The Next Great Tradition
More than 200 years of tradition, uninterrupted by progress.
I’ve heard that phrase often to describe how some firefighters hold strong to their rituals and practices. But truth be told, the same could be said of EMS. Since the days of Napoleon, ambulance services have existed primarily to transport the ill and injured from where they fell to a hospital where they could be treated.
More than 200 years ago, tradition dictated that local townsfolk would transport injured soldiers to the closest hospital in their hay wagons, but only once the battle moved away. At the hospital, surgeons would begin their lifesaving interventions on those who survived that long. But one surgeon, Dr. Dominique Jean Larrey, was different. He believed the surgeons should be deployed into combat to retrieve the injured even while war raged around them. He argued that by beginning care sooner, he could save many more lives. Despite a belief that was undoubtedly unpopular with his peers, Larrey persevered and invented the ambulance, the modern system of triage and many other surgical innovations.
While you may have heard of Larrey’s contribution to our beginnings, think about this: He could not have done it alone. He had to find colleagues courageous enough to risk breaking with tradition to join him in his cause. Larrey’s followers undoubtedly faced opposition but were brave enough to embrace the new role despite the personal risk they encountered. As brilliant as Larrey was, he could not have put his idea into motion without the help of others willing to gamble on a new model to help save more lives.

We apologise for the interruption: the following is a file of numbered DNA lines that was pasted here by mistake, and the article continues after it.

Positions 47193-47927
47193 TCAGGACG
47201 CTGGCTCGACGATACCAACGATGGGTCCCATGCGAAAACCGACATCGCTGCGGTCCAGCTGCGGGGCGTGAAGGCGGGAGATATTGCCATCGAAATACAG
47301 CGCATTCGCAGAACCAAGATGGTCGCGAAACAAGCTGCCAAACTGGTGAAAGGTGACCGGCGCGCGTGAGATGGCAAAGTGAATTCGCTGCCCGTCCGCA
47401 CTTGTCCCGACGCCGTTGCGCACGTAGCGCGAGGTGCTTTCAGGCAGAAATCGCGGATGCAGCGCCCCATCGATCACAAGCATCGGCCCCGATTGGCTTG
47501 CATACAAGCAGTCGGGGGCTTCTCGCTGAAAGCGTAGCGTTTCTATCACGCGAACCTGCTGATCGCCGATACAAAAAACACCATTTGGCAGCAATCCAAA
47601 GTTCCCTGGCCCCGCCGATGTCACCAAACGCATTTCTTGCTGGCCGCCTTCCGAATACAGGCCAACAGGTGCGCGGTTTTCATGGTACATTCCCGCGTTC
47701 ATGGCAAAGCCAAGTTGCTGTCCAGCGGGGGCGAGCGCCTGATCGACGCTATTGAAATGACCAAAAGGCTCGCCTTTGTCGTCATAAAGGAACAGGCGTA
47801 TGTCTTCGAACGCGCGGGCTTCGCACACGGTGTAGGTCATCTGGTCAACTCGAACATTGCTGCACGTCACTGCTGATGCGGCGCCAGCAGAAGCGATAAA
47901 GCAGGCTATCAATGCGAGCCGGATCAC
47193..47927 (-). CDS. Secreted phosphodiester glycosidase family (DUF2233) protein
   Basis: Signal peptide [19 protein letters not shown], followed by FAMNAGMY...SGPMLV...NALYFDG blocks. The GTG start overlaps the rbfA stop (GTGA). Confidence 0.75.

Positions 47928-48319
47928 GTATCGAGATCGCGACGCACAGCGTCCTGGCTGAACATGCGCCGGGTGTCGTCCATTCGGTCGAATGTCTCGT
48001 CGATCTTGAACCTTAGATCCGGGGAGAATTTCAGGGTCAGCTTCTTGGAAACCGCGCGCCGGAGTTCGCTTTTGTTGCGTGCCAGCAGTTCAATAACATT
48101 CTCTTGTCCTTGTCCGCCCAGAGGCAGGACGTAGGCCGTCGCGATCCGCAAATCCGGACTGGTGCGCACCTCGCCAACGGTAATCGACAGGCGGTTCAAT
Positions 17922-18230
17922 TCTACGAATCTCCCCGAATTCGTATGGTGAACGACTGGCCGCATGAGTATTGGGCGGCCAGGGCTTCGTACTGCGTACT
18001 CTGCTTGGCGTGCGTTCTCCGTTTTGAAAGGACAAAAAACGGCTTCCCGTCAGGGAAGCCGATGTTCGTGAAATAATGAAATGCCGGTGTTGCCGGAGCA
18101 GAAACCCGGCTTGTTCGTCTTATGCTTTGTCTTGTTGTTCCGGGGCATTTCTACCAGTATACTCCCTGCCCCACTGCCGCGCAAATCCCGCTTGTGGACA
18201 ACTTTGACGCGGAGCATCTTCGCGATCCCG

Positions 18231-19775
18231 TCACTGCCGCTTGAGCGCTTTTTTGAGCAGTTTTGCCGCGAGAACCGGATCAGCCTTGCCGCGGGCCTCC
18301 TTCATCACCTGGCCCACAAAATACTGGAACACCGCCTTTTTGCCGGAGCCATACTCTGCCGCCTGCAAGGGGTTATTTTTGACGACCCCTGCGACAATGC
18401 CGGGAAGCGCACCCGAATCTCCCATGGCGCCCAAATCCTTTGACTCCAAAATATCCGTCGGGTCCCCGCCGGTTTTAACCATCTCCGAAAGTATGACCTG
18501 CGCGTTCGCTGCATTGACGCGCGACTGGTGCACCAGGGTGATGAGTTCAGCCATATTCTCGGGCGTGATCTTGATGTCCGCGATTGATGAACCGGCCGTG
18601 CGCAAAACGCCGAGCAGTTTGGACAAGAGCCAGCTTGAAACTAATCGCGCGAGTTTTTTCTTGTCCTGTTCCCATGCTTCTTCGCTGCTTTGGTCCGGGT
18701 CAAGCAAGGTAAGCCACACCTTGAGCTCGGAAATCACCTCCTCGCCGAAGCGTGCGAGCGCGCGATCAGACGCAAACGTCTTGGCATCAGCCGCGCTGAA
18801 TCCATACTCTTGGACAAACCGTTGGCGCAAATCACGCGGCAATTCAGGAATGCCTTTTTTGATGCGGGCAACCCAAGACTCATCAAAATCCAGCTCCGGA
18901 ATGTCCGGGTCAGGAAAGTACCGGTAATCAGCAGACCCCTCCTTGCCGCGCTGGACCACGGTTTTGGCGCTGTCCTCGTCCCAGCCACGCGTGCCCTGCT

Today more than 1,000 EMS providers have been trained to help save lives differently than in the past: in new roles as community paramedics and mobile integrated healthcare practitioners. That’s a small portion of all EMS personnel, but enough to convince the editors of EMS World that it is time to support these brave new providers by dedicating a series of articles over the coming year to this new type of patient care. While articles on the finance and administration of these programs remain critically important discussions, EMS World recognizes that those serving in this new role also need articles focused on the aspects of patient care they will encounter that are different than those faced in their traditional roles.
We start the new series this month discussing substance abuse. Instead of describing the traditional approach to treating an overdose, the article focuses on the terminology and treatment paths available to those who suffer from either addiction or pseudoaddiction caused by their chronic pain. While the topic may not be popular among those holding strong to our EMS traditions, those practicing in this new role will encounter patients needing these treatments regularly.
I applaud EMS World Editorial Director Nancy Perry and Senior Editor John Erich for dedicating time and space to help these new providers. Thanks to their efforts and the bravery of the 1,000-plus providers willing to break from their traditional roles, we are looking at the start of the next great tradition of EMS.
Dan Swayze, DrPH, MBA, MEMS, is the vice president for the Center for Emergency Medicine in Pittsburgh, PA.